We need ‘Lights of Love’ during a dismal time
It’s hard to keep secrets in the snow.
Footprints large and small, human and animal appear with great clarity. Differences become well defined: boots leave tracks distinct from athletic shoes and coiled “x”s are sure signs of slip-on grippers. Miniature skis indicate a rabbit’s path while the padded ovals of paws betray the travels of dogs of all sizes. The hooves of deer leave easily identifiable prints, as do the tires of a bicycle entwining a sidewalk like ribbon. A name etched in the slope of a yard belies one who passed by and a gathering of birds can appear as the impressions of a fork in freshly baked peanut butter cookies. Careful examination can assure you of the mail carrier’s delivery or of the newspaper’s arrival. In the pithy wisdom of Yogi Berra, “you can observe a lot just by looking.”
And much of what can be observed doesn’t require a lot of guesswork. It’s hard to keep secrets in the snow.
Some people are as easy to “read” as the markings to be found in the snow. You just know. They don’t require a lot of guesswork. Their character is evident in their mannerisms. Their passions are as subtle as a fireworks display. Their nature is on display as they encounter others of their kind. They don’t need to use words. You know where they stand. You know what they stand for. You sense the roads they have traveled, the sufferings that have shaped them, the insecurities that drive them. You just know as you do when you observe the evidence to be seen in the snow.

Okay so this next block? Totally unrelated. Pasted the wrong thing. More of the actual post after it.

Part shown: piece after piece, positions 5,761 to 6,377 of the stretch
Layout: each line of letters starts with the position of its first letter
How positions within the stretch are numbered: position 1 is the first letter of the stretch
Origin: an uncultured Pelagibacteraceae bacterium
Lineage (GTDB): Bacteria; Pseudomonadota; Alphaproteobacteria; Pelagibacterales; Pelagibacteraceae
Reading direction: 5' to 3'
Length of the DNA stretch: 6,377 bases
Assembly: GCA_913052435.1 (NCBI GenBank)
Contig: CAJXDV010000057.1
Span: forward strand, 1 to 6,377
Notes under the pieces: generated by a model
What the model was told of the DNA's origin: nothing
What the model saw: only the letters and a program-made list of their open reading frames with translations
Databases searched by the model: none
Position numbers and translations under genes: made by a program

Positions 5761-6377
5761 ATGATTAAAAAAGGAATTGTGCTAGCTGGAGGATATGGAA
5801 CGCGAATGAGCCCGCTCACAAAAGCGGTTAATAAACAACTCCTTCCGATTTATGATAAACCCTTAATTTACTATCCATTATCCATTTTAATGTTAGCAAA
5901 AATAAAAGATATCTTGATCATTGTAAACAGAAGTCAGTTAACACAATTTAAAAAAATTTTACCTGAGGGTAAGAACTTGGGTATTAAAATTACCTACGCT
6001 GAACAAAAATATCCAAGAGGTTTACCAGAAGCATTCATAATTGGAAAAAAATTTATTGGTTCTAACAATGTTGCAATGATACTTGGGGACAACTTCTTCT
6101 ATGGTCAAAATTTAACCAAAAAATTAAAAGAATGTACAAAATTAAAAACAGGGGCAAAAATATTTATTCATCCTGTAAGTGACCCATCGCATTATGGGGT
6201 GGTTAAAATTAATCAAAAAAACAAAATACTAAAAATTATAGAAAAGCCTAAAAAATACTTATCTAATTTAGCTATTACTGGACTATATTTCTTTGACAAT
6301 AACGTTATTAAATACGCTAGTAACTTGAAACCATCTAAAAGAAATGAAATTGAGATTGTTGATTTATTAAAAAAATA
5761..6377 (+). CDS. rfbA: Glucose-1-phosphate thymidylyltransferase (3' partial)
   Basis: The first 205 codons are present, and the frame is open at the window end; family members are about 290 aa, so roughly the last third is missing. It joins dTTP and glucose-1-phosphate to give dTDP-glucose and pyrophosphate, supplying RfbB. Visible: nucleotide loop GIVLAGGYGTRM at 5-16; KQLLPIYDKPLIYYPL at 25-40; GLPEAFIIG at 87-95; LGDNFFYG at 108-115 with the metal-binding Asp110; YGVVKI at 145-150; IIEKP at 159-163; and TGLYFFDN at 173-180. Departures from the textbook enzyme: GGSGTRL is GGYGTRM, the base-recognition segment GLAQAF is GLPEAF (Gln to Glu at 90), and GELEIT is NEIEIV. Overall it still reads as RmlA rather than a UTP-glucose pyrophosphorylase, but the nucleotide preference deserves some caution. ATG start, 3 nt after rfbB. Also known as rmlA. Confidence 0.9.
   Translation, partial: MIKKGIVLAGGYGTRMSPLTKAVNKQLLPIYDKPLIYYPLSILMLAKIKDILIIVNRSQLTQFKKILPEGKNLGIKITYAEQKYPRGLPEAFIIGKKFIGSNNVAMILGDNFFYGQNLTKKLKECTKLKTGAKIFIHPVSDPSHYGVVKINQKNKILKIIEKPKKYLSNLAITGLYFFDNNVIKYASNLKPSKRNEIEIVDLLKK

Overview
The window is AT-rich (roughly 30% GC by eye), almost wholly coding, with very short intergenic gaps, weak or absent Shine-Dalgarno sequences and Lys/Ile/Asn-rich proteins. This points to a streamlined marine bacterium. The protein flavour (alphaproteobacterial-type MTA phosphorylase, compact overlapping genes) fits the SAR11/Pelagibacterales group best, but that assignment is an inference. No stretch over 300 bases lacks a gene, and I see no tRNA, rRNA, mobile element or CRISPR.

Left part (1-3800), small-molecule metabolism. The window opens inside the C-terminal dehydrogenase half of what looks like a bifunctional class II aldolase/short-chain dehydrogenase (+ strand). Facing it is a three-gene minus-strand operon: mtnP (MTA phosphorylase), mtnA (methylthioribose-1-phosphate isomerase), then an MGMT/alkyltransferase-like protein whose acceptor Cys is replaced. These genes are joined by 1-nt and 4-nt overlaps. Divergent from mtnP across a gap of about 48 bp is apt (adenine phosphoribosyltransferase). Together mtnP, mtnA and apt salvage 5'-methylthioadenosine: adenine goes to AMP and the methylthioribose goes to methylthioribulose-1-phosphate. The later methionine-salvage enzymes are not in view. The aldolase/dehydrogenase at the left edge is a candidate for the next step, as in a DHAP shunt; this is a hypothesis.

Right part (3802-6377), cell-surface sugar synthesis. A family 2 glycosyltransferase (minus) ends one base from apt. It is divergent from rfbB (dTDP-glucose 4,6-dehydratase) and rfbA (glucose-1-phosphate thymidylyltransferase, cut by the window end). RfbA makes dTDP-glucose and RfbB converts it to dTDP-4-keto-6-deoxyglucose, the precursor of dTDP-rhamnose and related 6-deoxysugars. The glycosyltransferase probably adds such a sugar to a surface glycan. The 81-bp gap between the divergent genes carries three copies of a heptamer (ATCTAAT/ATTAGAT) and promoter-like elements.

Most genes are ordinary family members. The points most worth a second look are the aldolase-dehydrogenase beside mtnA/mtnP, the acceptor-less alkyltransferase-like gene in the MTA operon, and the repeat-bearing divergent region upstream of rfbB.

There’s something to be said about being forthcoming rather than secretive. About taking a stand. About standing for something. We had numerous opportunities last year to witness gatherings of people whose passions erupted like fireworks in the face of perceived injustice and in the wake of violence. Sadly, most gatherings were marked by only more violence and destruction. Is it possible to take a stand quietly, peacefully? Would others observe just by looking?
That is the hope of the congregation I serve. I extend an open invitation to all to take a stand quietly and peacefully on a Friday evening just a few weeks away. Members of First Presbyterian Church are organizing a vigil of support in the dismal darkness of this pandemic. The idea is to simply take a stand. Be a visible witness. There’s no program, no agenda. It’s just an opportunity to embody the words, “We’re in this together.”
COVID-19 has taken loved ones from us. It has caused suffering and anxiety. It has altered our lives. It has taxed medical workers and first responders. It is leaving an indelible mark on our community. Our hope for “Lights of Love: A Community Vigil of Support” is that we may express our connectedness to others of our kind. That we can shine the light of love into the darkness of despair. That we can be moved to tears and to deeper commitment to minimizing the impact of this virulent virus. On Feb. 19, bells will ring for 19 minutes beginning at 1900 hours — 7 p.m. We hope participants will line both sides of Market Street from Second to Fifth and both sides of Fourth from Liberty to East to be a visible witness in the heart of our community.
So arrive before 7 p.m. Bring a flashlight or cellphone. Pick up a candle at First Presbyterian Church if you prefer. City leaders are on board. So let’s not keep our support, our care, our appreciation, our grief secret. Let it show as if in the snow!
Rebecca Taylor is pastor at the First Presbyterian Church. She can be reached at email@example.com